I am a member of a fairly new and inexperienced unicycling club. We were recently involved as some side entertainment at a recent community event. We had no idea what to charge. Inevitably, due to our lack of experience and lack of a formal show, we chose to charge very little and use it as more of a learning experience.
Since then, we have been asked to perform at a circus themed event. (I do not have a desire to perpetuate the clown/unicyclist stereotype, but I’ll use any excuse to unicycle. No offense meant towards those who are clowns!)
To make a long story short, I have several questions for those of you willing to provide us with some advice:
What should we charge for our time? (I realize this is based on number of performers, difficulty of performance, and if we are the main entertainment or not.)
If we are not the main performance (just working the crowd for example), should we have a routine worked up? (Keep in mind that most of us are skill level 5 or below.)
Due to the low skill level of the club, should we wait until we have developed our skill set further or go ahead and seize opportunities as they arise?
Is the liability insurance that we carry as members of the Unicycling Society of America enough, or should we pursue additional insurance?
There can be a big difference between skill level and entertainment value. Even at around level 5 you could put on a very entertaining show if you introduce some humour and some rapport with the audience.
I would be inclined to do it for free, or maybe just try to cover any expenses. Last time I did anything like this I was happy to get a free meal and drink. We did it for the experience, and to help develop our skills, and to inspire other people to start riding - which was reward enough. As soon as you get paid, I think that just adds too much pressure to put on a great show!
Check with TCUC and RTUC in the upper Mid-West, they both have web sites. They do most of their fund raising by participating in parades during the summer. It’s not quite the same as a performance but it should give you a ballpark estimate. John Foss could also give you some advice in this area.
Do check the TCUC and RTUC sites. Keep in mind that they’re also very long standing clubs with routines and services that have markets that support those services. It’s awesome that they do these things and make money for their clubs that way as they get a lot of people into unicycling. TCUC has a Show Group as well which is specific to performances. They are all Level 5 or higher riders with well choreographed routines.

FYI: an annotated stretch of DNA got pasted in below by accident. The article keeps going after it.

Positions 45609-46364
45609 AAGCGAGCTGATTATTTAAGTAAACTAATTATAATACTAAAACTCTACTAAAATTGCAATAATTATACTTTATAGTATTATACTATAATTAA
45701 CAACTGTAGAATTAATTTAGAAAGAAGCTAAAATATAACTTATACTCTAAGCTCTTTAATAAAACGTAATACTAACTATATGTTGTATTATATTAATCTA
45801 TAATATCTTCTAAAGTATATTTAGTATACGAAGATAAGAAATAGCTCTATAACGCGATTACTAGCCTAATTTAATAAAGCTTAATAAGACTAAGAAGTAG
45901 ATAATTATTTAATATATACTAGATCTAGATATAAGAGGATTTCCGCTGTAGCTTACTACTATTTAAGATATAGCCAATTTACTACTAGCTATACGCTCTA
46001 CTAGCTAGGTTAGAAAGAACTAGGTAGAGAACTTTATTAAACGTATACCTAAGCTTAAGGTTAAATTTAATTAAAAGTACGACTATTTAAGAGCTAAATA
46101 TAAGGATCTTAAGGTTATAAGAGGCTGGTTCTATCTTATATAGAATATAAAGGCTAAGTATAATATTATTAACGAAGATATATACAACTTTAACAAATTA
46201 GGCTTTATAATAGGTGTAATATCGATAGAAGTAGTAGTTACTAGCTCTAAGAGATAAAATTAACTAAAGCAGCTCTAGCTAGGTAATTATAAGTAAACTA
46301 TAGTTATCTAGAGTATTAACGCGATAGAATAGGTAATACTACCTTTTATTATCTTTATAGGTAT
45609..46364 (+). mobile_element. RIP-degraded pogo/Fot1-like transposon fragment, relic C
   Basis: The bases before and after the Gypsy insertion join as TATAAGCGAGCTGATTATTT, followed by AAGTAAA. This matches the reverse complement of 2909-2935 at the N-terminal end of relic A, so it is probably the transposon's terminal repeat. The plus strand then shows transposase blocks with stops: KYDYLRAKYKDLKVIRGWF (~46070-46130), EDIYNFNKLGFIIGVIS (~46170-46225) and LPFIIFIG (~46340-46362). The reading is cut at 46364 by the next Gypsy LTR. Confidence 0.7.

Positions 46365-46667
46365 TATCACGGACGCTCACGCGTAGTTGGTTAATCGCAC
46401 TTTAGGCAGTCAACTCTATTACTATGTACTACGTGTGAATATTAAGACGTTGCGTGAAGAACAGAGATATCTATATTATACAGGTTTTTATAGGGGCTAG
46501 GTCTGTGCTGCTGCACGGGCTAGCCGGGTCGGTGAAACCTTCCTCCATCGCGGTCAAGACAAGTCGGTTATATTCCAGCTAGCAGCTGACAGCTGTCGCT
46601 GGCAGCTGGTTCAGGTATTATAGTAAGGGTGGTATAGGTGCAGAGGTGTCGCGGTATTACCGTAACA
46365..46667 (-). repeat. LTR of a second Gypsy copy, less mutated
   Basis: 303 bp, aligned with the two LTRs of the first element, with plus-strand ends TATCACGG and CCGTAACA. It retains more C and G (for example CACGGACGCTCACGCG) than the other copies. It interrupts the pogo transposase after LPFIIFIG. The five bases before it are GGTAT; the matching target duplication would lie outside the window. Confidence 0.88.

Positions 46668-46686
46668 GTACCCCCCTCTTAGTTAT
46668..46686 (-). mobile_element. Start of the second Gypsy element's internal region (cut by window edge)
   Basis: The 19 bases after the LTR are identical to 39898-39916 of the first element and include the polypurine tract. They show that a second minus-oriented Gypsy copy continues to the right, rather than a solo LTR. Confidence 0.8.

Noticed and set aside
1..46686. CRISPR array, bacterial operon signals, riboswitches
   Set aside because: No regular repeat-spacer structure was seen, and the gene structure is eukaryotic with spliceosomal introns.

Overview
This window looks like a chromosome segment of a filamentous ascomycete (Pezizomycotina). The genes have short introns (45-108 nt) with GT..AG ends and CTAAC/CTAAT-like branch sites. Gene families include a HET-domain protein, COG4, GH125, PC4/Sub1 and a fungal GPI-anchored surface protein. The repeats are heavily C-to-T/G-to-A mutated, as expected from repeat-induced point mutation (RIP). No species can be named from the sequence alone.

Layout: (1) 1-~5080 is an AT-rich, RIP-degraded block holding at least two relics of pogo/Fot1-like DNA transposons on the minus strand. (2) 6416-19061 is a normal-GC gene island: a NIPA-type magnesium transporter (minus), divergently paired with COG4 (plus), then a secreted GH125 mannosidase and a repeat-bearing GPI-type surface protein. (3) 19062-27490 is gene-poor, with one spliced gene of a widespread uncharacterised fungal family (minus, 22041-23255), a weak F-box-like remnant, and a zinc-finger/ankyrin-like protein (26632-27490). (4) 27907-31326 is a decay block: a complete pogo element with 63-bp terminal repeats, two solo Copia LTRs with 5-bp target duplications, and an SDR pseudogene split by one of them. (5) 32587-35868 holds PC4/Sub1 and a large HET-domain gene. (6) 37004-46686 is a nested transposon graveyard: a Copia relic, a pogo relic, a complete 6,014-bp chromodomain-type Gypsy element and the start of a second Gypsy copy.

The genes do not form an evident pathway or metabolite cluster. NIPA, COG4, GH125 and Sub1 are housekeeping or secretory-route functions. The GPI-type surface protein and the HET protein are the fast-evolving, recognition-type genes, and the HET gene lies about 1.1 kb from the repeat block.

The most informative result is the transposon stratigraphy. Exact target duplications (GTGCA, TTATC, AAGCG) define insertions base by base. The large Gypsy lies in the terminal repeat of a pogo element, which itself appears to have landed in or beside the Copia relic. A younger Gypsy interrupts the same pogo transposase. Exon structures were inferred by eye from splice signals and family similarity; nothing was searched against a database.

Our club is around 6 years old. We don’t seem to get many riders interested in the artistic side of unicycling so we don’t do many parades or performances. We typically offer demo sessions where people can sit on a uni (with supervision) and give it a try. We don’t charge for these sessions, but partner with local organizations when the need arises, our schedule fits, and we view the event as a good fit with the local direction we see unicycling taking- it’s fun and for everyone. It’s good exercise too. We also partner with the local YMCA and offer free learner sessions from November through April.
This is just what works for our club. It seems most of our riders prefer Muni.
Maybe. When we did demo events at the Carnegie Science Center in Pittsburgh we rode through the crowds and mainly talked to people. Good for uni awareness, but there wasn’t the space to have a routine worked out. People were more interested in participating by sitting on a unicycle than watching others ride. When we were asked to make an appearance at a YMCA employee picnic people wanted to watch.
Depends on what you see your club’s mission as. If the event seems like a good fit with our plan of getting as many people as possible on unicycles because they’re fun and for everyone we often agree to do it. We’ve turned down parades (non-paying) and some performances because they wanted an act, and we just don’t seem to have many riders interested in doing an act. Not that there’s anything wrong with that of course, we just don’t have a lot of people who like to be center stage.
We’ve never had a problem with USA insurance. If you’re club is an affiliate club and all members are USA members it is supposed to cover the liability aspect. We have needed to get specific additionally insured certificates, and USA has been great at supplying those. Getting insurance on your own may be tricky for a unicycling club. Maybe not. I do know checking into event insurance for a cycling event we were looking at $400ish per day. It’s a much better idea to be a USA affiliate.
Audiences don’t care about skills. They care about personalities. So in moving from working on skills to working an audience, you don’t need to spend months learning to one-foot wheel walk; instead, spend a few days working on characters, and how you’ll interact with each other and with the crowd. If you look at good street performers, they spend way more time building up a trick than doing it–and often the trick isn’t difficult at all. Watch one of Jamey Mossengren’s busking videos; he’ll spend five minutes on mounting a giraffe and juggling.